11 Aug 2021
My Kinmen grandmother loved jasmines, wore black jacquard brocade satin pants on special occasions, and appreciated beautiful things.
She would buy me little trinkets of real gold but told me not to wear pearls because they were made by making oysters cry.
In my adult years, I would always stop by Mikimoto’s pearls whenever I was in Centrepoint but did not buy any. Even without the tears, I found introducing a foreign matter into an oyster on purpose to cultivate a pearl somewhat disrespectful.
Still, I’ve always loved pearls for their milky shimmer, and their association with the Moon. That was how pearl costume jewellery came into my life.
Over the years, these fake pearls of mine have regularly stopped strangers in their track to smile at me and comment how shiny and bright they look.
Some of my pearls are nearly 20 years old, and peeling. Despite their humble origin, I keep them properly as if they belong to the Queen.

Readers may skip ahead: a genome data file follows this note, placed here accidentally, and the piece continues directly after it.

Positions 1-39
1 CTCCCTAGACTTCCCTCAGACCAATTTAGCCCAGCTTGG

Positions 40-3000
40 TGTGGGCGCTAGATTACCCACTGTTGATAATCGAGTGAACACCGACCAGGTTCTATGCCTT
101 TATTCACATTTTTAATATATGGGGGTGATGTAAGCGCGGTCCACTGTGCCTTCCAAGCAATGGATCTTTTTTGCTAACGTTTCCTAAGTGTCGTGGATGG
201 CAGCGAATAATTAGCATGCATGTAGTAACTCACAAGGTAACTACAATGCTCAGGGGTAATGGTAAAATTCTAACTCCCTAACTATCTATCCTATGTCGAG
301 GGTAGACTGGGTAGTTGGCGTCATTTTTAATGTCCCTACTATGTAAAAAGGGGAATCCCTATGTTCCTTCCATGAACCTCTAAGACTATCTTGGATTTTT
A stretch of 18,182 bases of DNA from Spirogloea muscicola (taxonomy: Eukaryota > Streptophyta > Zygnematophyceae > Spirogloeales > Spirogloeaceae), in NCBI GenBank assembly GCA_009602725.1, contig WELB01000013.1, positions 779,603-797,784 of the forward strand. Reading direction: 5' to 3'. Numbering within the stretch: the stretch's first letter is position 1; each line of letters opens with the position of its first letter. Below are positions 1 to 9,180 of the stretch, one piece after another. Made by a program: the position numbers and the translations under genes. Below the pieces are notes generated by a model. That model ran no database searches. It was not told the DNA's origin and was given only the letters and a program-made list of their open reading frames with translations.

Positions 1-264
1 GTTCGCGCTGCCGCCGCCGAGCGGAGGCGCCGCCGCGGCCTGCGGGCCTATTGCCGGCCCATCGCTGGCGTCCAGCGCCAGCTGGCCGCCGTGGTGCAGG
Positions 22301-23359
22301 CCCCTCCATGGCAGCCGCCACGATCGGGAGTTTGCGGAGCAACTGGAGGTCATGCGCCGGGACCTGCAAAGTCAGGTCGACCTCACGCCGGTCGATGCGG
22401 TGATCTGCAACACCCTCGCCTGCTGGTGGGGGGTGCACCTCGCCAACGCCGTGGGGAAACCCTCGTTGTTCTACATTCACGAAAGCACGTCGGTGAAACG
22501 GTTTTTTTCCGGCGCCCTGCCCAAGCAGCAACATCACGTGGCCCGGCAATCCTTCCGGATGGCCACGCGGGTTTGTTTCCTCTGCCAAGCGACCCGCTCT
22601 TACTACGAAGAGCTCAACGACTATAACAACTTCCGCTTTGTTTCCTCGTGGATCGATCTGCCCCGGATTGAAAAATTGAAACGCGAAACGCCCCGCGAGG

When told that the object of their admiration was not the real deal, the pearl admirers’ enthusiasm did not fade.
Perhaps the faces of men & women light up at the the strands around my neck because they can tell that even though my pearls are fake, the love is real.
And I’m reminded of the conversation between the Velveteen Rabbit and the Skin Horse in Margery Williams’ book for children:
“What is REAL?” asked the Rabbit one day, when they were lying side by side near the nursery fender, before Nana came to tidy the room. “Does it mean having things that buzz inside you and a stick-out handle?”
“Real isn’t how you are made,” said the Skin Horse. “It’s a thing that happens to you. When a child loves you for a long, long time, not just to play with, but REALLY loves you, then you become Real.”